Lynn “Queen of Hearts” Paris
It’s hard for me to believe, but the Global Poker League has completed its seventh week of online action. After this week’s matches are completed, the second phase of the schedule — the GPL’s Summer Series — will begin in Las Vegas on June 6th, making life way more convenient for those players who will also be playing in the World Series of Poker events.
For those of us who hadn’t spent much time watching poker before, much less finding themselves addicted to the entertainment value of the game, the Summer Series should be an exciting change of pace from the online matches we’ve gotten used to enjoying. First of all, the action will be live on the felt in the GPL’s Las Vegas studio. Second, there will only be Heads-Up matches, but it will be cross-conference action (for the first time) until all the Americas Conference teams have played all the Eurasia Conference teams. As they’ve done in the HU matches online, winners will receive three points per game for their teams and losers receive no points, so a total of nine points per match will be at stake. It will be fascinating to see how the results of these cross-conference games scramble up the rankings.
Of course, the HU action will be live streamed on Twitch, GPL and other platforms globally so we can continue cheering for our favorite team. There are some cross-conference pairings I’d love to see, but for now we only know which teams are playing when (http://www.globalpokerleague.com/schedule/)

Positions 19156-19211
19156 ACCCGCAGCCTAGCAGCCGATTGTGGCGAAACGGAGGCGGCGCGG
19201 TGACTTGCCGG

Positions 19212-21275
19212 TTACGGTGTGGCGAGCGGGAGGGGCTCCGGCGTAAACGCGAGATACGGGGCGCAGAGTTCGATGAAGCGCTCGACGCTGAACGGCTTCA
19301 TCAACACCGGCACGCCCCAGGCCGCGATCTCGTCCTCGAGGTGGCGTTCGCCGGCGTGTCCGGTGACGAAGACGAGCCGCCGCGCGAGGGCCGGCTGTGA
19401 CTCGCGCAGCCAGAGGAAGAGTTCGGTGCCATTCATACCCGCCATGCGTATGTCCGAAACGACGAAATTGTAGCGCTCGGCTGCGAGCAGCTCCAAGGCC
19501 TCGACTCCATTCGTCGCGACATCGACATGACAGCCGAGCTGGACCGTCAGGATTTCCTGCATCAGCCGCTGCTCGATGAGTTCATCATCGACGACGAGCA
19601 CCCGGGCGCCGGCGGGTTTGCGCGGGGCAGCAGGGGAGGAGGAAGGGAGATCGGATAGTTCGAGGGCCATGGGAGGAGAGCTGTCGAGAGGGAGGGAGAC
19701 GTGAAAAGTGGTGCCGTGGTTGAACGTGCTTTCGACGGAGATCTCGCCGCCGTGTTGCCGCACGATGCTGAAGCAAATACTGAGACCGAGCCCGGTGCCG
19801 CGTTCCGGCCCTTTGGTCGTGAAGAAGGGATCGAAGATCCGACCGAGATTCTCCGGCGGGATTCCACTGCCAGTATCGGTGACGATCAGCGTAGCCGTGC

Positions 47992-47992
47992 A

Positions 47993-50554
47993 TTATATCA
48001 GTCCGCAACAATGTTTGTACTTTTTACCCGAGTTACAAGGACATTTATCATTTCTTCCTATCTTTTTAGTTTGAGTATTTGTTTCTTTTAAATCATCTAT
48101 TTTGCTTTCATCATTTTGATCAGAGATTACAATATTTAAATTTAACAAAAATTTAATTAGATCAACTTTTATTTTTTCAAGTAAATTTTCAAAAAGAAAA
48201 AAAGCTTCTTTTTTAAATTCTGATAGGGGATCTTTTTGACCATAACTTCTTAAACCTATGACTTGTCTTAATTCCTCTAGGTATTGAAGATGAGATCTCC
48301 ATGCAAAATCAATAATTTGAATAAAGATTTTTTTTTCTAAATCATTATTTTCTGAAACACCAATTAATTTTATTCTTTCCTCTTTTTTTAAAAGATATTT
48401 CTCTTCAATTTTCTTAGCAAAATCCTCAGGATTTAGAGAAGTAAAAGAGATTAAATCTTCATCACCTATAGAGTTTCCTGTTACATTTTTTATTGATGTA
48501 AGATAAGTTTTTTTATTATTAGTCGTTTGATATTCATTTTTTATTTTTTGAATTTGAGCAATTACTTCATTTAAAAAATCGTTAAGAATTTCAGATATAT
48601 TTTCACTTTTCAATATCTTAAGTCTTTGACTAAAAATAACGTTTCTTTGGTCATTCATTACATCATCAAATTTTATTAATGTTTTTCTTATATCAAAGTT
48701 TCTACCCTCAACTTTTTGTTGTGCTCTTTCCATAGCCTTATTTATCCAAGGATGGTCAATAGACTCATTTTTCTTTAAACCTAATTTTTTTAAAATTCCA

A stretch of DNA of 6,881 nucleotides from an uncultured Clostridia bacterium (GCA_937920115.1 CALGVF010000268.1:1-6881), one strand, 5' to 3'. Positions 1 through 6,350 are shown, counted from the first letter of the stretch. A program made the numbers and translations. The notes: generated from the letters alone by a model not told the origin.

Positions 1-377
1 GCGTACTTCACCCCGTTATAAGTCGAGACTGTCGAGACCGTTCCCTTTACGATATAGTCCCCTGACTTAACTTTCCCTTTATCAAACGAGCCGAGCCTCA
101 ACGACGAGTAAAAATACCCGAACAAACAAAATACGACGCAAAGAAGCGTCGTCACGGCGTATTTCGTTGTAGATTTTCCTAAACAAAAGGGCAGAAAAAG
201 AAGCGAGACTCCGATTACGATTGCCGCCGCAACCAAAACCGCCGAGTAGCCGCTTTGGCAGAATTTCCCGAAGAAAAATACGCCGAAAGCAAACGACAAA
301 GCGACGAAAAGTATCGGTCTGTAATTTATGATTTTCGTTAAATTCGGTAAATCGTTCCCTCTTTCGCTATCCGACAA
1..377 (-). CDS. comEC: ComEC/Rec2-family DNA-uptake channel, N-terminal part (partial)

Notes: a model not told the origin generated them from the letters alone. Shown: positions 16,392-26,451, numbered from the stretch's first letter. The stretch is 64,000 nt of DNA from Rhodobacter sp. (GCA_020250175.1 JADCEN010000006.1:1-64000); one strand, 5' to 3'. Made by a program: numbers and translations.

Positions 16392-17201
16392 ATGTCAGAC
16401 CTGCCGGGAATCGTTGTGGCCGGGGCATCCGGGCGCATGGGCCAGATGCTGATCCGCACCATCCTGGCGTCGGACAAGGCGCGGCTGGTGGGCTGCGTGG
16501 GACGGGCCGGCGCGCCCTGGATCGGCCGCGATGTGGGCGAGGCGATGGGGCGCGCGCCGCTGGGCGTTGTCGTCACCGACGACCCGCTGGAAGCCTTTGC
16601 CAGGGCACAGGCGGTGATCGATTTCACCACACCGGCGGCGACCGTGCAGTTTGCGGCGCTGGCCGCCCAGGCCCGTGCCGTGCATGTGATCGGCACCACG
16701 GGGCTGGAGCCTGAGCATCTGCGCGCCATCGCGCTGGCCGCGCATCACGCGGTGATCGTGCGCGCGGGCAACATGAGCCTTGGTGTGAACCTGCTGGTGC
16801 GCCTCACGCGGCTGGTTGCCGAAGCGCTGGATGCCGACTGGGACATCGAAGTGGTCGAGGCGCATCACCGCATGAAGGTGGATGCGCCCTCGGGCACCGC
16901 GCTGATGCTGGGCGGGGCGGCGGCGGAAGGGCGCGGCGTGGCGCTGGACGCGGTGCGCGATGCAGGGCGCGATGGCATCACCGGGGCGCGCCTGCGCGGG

The GPL has made the games easy-to-watch as well as highly entertaining for newbies like me by providing Great Content: web cams to get to know what’s going on inside each player’s head (from strategy to analyzing their opponent to how much they love their dogs); excellent interviews (Laura Cornelius and Eric Danis in the Lounge) and two humorous and knowledgeable commentators (Griffin Benger and Sam Grafton during the matches). In other words, there’s enough pure entertainment value so that my lack of poker savvy didn’t preclude enjoying the competition. In the end, I never forgot that I was rooting for the NY Rounders and the LA Sunset, the two teams representing places I’ve spent most of my life.
On the other hand, for experienced poker players, the level of chatter and commentary was never dumbed down; the participants all speak the language of poker and it’s been up to me to determine how much I’ve wanted to learn. Suffice it to say that I’ve learned more about poker in the last two months than I’d ever known (considering we’ve owned an online poker supply store for four years) and more importantly, I’ve become intrigued by it. I’ve researched a bunch of terms I didn’t understand, watched late night poker on TV with my husband so we could discuss everything from player position to ranges, bluffing and gut shots and I’m ready to take my place at one of our tables and play.
It’s important to keep in mind that this is all playing out for us, the audience, just as Alex Dreyfus envisioned several years ago. What fascinated me when I decided to make the GPL the focus of my blog was that it was something new in the world of poker: a fan experience with digital content and competition at its core. And its founder, Dreyfus wanted . . . needed ambassadors to help him make poker bigger and more mainstream. Dreyfus knew “this skill game, sport game, brain game, whatever you want to call it” was not just gambling. He also knew that without exploiting its entertainment value and getting the media to talk about it, it would slowly die.